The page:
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Former NASA astronaut Jim McDivitt, who led Gemini and Apollo missions, dies at 93

Jim McDivitt, an astronaut who played a key role in making America’s first spacewalk and moon landing possible, has died. He was 93.

NASA confirmed his death to NPR on Monday, adding that he was surrounded by family and friends when he died on Thursday. 

Known for being a courageous test pilot and dedicated leader, McDivitt commanded two of the most crucial flights in the early space race — Gemini 4 and Apollo 9. 

McDivitt grew up in Kalamazoo, Mich., and graduated from the University of Michigan. In 1951, he joined the Air Force and fought during the Korean War, where he flew 145 combat missions.

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In 1962, McDivitt was selected by NASA to become an astronaut. He was chosen to pilot Gemini 4 — becoming the first-ever NASA rookie to command a mission. 

Considered NASA’s most ambitious flight at the time in 1965, the Gemini 4 mission was the first time the U.S. performed a spacewalk and the longest that a U.S. spaceflight had remained in Earth’s orbit: 4 days.

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Four years later, McDivitt commanded Apollo 9 — a 10-day shakeout mission orbiting the Earth in March 1969 that involved testing the lunar landing spacecraft. It paved the way for NASA to successfully land humans on the moon four months later in July 1969.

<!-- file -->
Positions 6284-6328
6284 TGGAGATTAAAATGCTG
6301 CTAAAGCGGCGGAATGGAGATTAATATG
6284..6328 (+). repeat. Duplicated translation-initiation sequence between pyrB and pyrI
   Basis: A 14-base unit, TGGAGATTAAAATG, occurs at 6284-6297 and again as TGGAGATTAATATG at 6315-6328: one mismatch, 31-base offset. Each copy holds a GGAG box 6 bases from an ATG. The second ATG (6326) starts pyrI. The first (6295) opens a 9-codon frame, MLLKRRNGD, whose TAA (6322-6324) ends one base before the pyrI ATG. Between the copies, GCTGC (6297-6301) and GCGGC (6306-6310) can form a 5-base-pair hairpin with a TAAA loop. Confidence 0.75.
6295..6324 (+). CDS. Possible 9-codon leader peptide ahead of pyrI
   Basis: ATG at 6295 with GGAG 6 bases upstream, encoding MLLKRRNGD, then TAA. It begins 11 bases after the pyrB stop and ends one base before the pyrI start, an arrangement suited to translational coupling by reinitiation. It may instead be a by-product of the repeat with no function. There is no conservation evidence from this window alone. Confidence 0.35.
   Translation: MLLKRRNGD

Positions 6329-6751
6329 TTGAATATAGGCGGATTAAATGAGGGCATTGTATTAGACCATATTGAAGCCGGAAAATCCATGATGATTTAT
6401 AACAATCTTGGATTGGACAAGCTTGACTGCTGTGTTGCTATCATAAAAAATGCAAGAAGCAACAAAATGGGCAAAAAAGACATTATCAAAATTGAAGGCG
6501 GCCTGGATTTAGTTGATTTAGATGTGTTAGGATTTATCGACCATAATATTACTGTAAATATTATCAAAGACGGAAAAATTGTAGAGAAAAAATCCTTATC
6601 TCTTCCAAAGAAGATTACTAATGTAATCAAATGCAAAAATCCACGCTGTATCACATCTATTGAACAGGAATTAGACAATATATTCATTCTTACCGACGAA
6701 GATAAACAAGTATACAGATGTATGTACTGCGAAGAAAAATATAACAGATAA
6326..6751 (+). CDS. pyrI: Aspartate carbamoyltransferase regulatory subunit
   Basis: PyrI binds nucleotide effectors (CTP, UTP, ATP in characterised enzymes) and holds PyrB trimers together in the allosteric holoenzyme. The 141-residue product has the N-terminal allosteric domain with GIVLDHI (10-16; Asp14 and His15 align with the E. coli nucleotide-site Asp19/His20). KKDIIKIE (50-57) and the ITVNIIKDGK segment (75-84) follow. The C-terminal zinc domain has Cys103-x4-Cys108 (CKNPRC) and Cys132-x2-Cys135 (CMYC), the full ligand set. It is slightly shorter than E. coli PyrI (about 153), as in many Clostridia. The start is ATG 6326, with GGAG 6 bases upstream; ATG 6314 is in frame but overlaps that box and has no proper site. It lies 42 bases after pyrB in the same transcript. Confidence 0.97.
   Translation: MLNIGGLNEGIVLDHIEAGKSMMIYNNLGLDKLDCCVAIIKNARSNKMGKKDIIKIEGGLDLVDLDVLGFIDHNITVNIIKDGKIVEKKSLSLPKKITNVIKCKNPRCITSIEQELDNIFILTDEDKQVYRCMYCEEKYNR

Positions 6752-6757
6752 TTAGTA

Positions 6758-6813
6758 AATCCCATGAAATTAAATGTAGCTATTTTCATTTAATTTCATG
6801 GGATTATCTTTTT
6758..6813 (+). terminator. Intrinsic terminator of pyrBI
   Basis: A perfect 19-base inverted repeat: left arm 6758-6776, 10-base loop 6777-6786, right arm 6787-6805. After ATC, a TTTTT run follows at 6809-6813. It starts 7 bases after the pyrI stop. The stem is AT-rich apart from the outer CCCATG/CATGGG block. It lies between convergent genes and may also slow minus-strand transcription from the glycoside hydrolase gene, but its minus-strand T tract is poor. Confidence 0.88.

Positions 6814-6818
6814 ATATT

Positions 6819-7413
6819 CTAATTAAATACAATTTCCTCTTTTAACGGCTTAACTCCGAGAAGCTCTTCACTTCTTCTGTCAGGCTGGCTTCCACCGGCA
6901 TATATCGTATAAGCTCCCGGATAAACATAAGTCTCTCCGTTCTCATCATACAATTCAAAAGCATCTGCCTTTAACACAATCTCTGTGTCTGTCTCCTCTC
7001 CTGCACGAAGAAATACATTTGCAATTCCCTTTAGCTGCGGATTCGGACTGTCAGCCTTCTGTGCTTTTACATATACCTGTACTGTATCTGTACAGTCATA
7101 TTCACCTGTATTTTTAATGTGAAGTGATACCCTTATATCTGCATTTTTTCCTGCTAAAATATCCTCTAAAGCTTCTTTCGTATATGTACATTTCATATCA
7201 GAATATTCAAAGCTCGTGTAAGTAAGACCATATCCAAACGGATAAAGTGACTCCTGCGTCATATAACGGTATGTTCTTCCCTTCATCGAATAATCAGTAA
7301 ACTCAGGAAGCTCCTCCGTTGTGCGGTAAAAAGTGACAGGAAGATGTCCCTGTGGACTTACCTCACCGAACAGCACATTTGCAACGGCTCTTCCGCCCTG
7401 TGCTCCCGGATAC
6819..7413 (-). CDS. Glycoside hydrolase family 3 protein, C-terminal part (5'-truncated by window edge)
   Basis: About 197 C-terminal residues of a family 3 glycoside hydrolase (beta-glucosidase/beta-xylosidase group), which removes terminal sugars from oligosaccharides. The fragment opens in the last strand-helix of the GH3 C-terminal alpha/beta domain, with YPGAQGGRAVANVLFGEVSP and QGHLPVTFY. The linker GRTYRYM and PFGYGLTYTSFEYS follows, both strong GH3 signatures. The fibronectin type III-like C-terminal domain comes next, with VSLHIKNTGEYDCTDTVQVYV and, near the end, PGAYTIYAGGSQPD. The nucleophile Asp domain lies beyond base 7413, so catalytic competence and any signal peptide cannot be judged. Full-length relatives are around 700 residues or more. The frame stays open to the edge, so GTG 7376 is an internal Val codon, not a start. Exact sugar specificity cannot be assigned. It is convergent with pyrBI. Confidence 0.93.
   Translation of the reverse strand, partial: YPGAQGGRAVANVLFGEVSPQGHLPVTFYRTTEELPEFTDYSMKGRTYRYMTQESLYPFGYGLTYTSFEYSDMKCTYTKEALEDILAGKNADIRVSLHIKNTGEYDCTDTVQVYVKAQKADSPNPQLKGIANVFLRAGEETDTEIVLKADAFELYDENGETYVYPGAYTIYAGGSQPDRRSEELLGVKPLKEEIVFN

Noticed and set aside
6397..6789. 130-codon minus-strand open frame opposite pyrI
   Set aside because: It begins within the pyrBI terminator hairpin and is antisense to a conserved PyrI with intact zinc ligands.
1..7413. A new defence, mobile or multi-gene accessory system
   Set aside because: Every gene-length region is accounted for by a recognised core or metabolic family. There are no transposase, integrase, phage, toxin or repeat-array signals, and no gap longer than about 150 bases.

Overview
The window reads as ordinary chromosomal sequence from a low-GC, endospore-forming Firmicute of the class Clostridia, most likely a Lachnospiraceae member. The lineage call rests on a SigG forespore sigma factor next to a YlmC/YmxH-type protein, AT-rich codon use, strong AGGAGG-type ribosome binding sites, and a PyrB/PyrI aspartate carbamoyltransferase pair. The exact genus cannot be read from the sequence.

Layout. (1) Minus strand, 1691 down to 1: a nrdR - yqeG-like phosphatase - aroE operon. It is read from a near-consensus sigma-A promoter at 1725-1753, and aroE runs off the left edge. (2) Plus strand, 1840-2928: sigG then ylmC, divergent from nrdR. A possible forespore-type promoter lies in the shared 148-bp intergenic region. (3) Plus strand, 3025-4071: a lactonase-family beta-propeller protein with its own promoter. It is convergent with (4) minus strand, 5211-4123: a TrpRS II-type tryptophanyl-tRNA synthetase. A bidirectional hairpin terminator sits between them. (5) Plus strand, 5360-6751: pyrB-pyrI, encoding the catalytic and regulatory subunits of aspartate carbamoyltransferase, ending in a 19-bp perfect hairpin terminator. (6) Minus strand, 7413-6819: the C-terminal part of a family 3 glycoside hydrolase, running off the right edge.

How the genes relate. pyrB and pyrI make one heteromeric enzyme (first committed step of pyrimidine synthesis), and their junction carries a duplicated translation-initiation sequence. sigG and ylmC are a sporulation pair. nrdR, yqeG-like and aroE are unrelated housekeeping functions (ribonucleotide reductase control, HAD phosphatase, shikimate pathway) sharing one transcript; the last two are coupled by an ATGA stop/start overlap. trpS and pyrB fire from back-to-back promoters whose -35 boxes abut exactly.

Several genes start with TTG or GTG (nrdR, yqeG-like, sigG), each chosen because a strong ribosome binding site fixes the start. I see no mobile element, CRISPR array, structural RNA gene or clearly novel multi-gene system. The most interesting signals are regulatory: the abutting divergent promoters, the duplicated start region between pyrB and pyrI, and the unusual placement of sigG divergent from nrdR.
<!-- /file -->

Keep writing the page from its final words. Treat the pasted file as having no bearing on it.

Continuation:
Apollo 9 was his last trip to space. Despite his instrumental role in propelling NASA’s moon landing, McDivitt himself never reached the moon. Francis French, a spaceflight historian, said McDivitt chose not to command a moon landing mission and decided to take on a management role. 

American astronauts Jim McDivitt (right) and Edward White greeting their families after returning home safely from their Gemini 4 space flight in June 1965.

“It was more important to McDivitt that the overall program was a success than to personally land on the moon,” he told NPR. 

McDivitt became manager of Lunar Landing Operations in May 1969, and in August of that year became manager of the Apollo Spacecraft Program. He was the program manager for Apollo missions 12-16.

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French said McDivitt stood out as a leader for striking the perfect balance between fun, witty and serious.

“It’s very unusual to find people in life who are both light-hearted and really dedicated to their job. And this guy was one of those rare examples of both,” French said.

In 1972, he retired both from NASA and the Air Force, where he had been promoted to brigadier general. He logged more than 5,000 flying hours in his lifetime.

He later worked in executive roles in manufacturing companies.

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McDivitt was inducted into the U.S. Astronaut Hall of Fame in 1993

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